import os

# Define path to folder
input_folder = r"L2_data/NLS/2018/L4/L41/L4132R.shp"

# Join folder path and filename
fp = os.path.join(input_folder, "m_L4132R_p.shp")

# Print out the full file path

Reading a Shapefile

Esri Shapefile is the default file format when reading in data usign geopandas, so we only need to pass the file path in order to read in our data:

import geopandas as gpd
# Read file using gpd.read_file()
data = gpd.read_file(fp)

Let’s check the data type:


Here we see that our data -variable is a GeoDataFrame. GeoDataFrame extends the functionalities of pandas.DataFrame in a way that it is possible to handle spatial data using similar approaches and datastructures as in pandas (hence the name geopandas).

Let’s check the first rows of data:

  • Check all column names:


As you might guess, the column names are in Finnish. Let’s select only the useful columns and rename them into English:

data = data[["RYHMA", "LUOKKA", "geometry"]]

Define new column names in a dictionary:

colnames = {"RYHMA": "GROUP", "LUOKKA": "CLASS"}


data.rename(columns=colnames, inplace=True)

Check the output:


Check your understanding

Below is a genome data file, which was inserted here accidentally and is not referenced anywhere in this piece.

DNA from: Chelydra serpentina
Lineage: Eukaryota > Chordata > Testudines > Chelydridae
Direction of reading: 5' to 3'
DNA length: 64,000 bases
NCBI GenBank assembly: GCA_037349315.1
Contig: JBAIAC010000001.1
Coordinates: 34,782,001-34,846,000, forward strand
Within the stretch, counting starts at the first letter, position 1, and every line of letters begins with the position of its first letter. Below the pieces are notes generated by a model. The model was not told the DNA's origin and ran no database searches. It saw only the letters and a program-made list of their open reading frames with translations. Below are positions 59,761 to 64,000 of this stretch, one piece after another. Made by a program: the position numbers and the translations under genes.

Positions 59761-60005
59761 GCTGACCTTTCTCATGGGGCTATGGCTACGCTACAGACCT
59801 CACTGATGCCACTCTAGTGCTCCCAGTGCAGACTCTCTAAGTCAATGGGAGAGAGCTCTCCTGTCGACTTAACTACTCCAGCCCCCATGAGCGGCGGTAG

Figure out the following information from our input data using your pandas skills:

  • Number of rows?

  • Number of classes?

  • Number of groups?

print("Number of rows", len(data["CLASS"]))
print("Number of classes", data["CLASS"].nunique())
print("Number of groups", data["GROUP"].nunique())

It is always a good idea to explore your data also on a map. Creating a simple map from a GeoDataFrame is really easy: you can use .plot() -function from geopandas that creates a map based on the geometries of the data. Geopandas actually uses matplotlib for plotting which we introduced in Lesson 7 of the Geo-Python course.

Let’s try it out, and plot our GeoDataFrame:


Voilá! As we can see, it is really easy to produce a map out of your Shapefile with geopandas. Geopandas automatically positions your map in a way that it covers the whole extent of your data.